The Biggest Estate on Earth: How Aborigines Made Australia

The Biggest Estate on Earth: How Aborigines Made Australia

The Biggest Estate on Earth: How Aborigines Made Australia

The Biggest Estate on Earth: How Aborigines Made Australia

Synopsis

Reveals the complex, country-wide systems of land management used by Aboriginal people in presettlement Australia Across Australia, early Europeans commented again and again that the land looked like a park, with extensive grassy patches and pathways, open woodlands, and abundant wildlife. Bill Gammage has discovered this was because Aboriginal people managed the land in a far more systematic and scientific fashion than most people have ever realized. For more than a decade, he has examined written and visual records of the Australian landscape. He has uncovered an extraordinarily complex system of land management using fire, the life cycles of native plants, and the natural flow of water to ensure plentiful wildlife and plant foods throughout the year. Aboriginal people spent far less time and effort than Europeans in securing food and shelter, and this book reveals how. Once Aboriginal people were no longer able to tend their country, it became overgrown and vulnerable to the hugely damaging bushfires Australians now experience. With details of land-management strategies from around Australia, this book rewrites the history of the continent, with huge implications for today.

Excerpt

Henry Reynolds

At the time of Federation there was an upsurge of interest in the Aborigines. Scientists like Baldwin Spencer and enthusiastic amateur ethnographers like fj Gillen, rh Mathews and aw Howitt carried out research in remote parts of Australia and examined relevant written records which had been accumulating over the previous century. There was a sense of urgency about their work. Ascendant evolutionary theory suggested that the Aborigines were destined to be driven to imminent extinction by the iron laws of evolution. the widely observed decline of the indigenous population appeared to confirm evolution’s death sentence. the anthropological information sought by the scholars was endangered. It would soon disappear with the old tribesmen and women and be lost forever. and it was irreplaceable because it was assumed to embody evidence about the pre-historic origins of humankind, about language, religion, art, marriage and other social institutions. This gave these Australian studies international importance. Scientific journals in Europe and North America clamoured to publish their findings, and books on the Aborigines found readers among the intellectual elites, who used the raw ethnological data to weave sophisticated theories about human nature. But the scholars of this time had no interest in the actual Aboriginal communities living among the colonists in fringe camps or on sheep and cattle stations. They were seen as people who had lost both their racial purity and their pristine culture. They were also inclined to be irreverent and un-cooperative.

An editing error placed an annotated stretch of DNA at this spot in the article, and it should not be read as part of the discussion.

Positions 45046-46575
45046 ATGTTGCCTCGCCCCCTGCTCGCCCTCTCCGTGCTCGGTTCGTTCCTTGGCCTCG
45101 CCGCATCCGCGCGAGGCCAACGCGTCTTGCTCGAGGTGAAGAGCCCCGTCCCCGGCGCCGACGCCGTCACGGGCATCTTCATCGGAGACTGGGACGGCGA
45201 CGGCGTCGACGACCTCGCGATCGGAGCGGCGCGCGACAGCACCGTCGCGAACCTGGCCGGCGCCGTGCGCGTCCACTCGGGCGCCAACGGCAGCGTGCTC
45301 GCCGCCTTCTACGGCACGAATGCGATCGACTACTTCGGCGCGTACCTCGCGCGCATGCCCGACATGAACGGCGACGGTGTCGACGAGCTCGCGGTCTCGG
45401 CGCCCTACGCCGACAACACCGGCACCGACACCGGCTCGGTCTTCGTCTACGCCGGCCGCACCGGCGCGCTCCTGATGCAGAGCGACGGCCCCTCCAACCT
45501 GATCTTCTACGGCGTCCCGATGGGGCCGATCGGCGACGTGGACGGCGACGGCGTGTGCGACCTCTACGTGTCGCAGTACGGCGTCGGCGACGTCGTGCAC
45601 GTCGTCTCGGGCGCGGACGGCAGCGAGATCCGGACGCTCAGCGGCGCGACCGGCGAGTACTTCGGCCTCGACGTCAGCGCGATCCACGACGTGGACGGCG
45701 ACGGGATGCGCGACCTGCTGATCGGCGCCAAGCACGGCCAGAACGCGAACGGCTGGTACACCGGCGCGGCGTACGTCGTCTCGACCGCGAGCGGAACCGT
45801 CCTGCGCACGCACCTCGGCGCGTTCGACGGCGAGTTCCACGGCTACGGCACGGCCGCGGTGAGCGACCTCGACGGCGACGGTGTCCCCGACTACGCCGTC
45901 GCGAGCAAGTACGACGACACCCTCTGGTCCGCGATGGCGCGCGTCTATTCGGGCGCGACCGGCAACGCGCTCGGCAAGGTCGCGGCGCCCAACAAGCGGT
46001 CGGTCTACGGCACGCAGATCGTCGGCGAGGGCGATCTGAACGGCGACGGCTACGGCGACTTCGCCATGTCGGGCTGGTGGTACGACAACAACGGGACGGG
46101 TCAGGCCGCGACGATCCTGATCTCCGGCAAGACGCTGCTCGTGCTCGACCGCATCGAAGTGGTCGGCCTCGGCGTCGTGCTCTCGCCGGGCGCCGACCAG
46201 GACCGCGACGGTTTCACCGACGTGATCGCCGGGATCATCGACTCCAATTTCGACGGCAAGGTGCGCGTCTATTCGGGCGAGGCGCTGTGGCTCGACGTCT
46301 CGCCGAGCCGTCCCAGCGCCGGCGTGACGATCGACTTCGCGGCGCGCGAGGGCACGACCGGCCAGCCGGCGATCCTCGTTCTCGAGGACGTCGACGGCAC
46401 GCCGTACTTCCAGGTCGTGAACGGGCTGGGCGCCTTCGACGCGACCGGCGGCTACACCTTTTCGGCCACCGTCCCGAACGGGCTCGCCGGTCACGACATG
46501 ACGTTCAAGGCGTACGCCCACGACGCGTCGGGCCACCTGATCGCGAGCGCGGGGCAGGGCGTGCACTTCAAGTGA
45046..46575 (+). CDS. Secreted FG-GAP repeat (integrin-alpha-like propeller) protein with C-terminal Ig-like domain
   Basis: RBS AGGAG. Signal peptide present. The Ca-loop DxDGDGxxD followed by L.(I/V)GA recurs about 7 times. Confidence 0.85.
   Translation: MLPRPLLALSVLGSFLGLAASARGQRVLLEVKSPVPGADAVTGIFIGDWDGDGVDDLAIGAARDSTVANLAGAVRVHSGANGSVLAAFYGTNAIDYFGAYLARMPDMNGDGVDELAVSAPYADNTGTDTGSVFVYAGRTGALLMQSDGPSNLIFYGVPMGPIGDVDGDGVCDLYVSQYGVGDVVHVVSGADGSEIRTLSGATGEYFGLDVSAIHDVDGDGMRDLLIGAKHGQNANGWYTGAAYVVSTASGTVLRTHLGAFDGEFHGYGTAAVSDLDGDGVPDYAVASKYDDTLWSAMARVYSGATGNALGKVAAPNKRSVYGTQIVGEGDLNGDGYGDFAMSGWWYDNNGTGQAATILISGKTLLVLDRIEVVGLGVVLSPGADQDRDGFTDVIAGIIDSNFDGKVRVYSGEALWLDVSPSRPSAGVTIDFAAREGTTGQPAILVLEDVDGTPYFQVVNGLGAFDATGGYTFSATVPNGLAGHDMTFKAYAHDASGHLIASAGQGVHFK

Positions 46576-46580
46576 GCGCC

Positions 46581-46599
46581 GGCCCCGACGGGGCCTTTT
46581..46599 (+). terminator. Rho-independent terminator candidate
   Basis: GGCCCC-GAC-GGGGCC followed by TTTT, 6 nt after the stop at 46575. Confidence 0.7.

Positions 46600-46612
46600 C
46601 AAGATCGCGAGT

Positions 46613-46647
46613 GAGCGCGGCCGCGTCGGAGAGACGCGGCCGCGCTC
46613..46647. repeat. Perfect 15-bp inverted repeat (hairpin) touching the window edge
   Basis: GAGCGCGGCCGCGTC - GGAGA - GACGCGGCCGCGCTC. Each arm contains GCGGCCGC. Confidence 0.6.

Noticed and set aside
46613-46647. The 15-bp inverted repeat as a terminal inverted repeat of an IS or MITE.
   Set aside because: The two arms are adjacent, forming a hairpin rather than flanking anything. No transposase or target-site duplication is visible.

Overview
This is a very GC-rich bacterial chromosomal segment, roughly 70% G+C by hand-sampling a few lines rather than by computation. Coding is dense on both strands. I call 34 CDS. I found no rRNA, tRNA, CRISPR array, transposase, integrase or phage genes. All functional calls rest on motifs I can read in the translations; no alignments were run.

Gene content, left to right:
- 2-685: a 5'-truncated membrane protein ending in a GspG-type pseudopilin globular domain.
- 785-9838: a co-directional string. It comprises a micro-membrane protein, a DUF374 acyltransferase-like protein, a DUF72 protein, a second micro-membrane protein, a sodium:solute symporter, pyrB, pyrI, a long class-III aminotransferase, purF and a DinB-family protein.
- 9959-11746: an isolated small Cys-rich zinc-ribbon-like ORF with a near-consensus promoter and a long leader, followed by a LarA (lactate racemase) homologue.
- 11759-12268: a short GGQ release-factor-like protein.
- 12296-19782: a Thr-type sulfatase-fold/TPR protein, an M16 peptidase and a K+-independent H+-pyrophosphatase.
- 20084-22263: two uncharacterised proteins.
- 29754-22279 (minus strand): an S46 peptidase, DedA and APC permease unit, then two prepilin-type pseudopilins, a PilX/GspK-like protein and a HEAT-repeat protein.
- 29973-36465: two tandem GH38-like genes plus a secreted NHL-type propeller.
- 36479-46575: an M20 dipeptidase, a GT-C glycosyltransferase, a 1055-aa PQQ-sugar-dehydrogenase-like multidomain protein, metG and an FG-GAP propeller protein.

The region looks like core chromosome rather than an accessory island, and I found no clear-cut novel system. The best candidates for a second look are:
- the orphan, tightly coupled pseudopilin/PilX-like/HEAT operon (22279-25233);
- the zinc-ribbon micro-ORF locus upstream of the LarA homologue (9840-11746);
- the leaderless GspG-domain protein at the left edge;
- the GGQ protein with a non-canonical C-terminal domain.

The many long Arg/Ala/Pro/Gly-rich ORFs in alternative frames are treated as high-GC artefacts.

The twentieth century saw a slow process among settler Australians of reassessment of Aboriginal society. Many currents came together. Evolutionary theory slowly lost its grip on Western intellectuals. Racial theories, increasingly challenged, were totally discredited by the human disasters in Europe. De-colonisation set up a tidal wave of change, and the adoption of human rights by the fledgling United Nations challenged the whole idea of a white Australia. By the 1920s it had become obvious that Aboriginal communities in settled Australia were growing, giving rise to anxiety about . . .

Search by... Author
Show... All Results Primary Sources Peer-reviewed

Oops!

An unknown error has occurred. Please click the button below to reload the page. If the problem persists, please try again in a little while.